Installing PHP 5 on IIS in 5 simple steps

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Set the PHP Application Mapping in IIS

Before IIS will parse PHP scripts, you must first create an application mapping for PHP. This application mapping basically tells IIS what ISAPI dll, or CGI executable to use to process files of a certain file extension (in this case .php). There are two ways in which we can do this, via the command line or via the IIS MMC snap in. I'm going to show you how to do both.

As this is a universal PHP installation guide for IIS 5.0, 5.1 and 6.0 there are limited universal ways in which to add the PHP application mapping via the command line. What ever you do though do not use the adsutil.vbs script to try and add you PHP application mapping, at least not without understanding it's limitations. When you add/delete an application mapping with adsutil.vbs there is no way you can add/delete a single item at a time. So by using adsutil.vbs to add an application mapping you will effectively delete every other mapping at that level. However, what you can do is use David Wang's awesome chglist.vbs script to add the PHP application mapping without effecting existing mappings. You can download this script from David's old blog or from the bottom of this page. Once you have saved the script, simply open a command window and change into the directory that contains your script and type this in;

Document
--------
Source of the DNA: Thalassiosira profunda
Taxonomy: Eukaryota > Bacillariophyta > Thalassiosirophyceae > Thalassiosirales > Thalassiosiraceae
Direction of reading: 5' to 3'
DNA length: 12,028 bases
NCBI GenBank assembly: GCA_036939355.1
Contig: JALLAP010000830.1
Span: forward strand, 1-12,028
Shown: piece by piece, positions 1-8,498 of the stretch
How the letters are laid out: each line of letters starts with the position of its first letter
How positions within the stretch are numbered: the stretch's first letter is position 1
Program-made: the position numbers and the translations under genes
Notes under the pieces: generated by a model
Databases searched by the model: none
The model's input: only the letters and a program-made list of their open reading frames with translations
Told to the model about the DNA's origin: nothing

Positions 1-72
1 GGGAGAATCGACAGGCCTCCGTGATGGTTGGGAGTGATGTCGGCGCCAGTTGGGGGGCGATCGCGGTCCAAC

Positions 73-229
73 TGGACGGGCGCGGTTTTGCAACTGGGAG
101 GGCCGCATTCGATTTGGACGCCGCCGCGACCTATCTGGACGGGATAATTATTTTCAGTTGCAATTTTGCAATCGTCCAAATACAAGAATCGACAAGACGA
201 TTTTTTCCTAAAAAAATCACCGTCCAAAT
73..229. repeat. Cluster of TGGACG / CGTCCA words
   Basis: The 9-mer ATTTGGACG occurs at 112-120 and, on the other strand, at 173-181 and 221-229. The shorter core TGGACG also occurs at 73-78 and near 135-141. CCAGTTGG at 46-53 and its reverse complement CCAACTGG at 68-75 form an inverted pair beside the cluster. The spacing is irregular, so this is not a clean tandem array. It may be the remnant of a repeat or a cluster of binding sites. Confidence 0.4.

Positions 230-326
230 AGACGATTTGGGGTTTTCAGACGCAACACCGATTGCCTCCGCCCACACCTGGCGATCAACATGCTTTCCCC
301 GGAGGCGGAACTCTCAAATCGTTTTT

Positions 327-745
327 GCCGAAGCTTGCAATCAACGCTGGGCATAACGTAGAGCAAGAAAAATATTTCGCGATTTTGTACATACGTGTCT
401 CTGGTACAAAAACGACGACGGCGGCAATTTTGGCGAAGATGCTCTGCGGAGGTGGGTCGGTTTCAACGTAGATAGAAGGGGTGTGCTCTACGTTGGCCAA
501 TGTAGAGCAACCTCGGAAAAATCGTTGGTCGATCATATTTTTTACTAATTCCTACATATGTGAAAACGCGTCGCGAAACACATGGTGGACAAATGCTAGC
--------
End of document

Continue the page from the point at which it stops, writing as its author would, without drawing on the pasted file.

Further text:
chglist.vbs W3SVC/ScriptMaps "" ".php,D:\PHP\php5isapi.dll,5" /INSERT /COMMIT

This will add the PHP ISAPI script map to the root of the IIS metabase, and any sites created after adding this script will automatically inherit it. If you want to add the PHP application mapping to a specific website then you will need to modify the W3SVC/ScriptMaps section of the command to suite. If none of this makes sense at all, don't worry because all this can be done using the GUI as well which we will cover now.

  • Open the IIS MMC and right click on the Web Sites container (or click on any specific website you wish to add PHP to) and select the properties menu item